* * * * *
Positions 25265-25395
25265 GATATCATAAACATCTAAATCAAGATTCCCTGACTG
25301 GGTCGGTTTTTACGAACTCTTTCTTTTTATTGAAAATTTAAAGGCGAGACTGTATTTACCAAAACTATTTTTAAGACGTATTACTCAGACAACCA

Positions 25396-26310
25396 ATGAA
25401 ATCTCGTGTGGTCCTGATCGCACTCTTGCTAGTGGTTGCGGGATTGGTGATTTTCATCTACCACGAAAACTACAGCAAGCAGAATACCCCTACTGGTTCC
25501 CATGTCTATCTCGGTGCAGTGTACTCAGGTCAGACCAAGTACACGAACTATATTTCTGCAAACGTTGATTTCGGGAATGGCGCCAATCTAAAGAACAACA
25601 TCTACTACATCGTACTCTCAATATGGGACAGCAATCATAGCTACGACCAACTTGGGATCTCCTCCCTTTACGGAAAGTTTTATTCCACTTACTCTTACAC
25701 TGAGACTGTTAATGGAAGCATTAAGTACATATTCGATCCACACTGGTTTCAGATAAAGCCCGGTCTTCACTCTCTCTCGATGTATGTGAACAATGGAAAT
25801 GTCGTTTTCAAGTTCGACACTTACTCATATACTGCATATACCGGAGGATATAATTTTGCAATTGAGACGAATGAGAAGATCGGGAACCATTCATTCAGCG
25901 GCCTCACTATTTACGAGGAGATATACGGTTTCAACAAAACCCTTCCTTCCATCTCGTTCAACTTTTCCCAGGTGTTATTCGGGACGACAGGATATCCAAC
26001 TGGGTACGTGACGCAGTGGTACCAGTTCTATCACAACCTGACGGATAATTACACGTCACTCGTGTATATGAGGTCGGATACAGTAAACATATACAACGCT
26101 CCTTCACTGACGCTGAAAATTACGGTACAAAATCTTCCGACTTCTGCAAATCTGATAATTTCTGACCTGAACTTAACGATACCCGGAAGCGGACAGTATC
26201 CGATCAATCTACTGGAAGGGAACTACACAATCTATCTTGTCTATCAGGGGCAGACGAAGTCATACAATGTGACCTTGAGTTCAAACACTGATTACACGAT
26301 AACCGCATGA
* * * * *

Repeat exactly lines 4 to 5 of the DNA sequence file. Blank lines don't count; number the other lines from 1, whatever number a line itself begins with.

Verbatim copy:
Positions 25396-26310
25396 ATGAA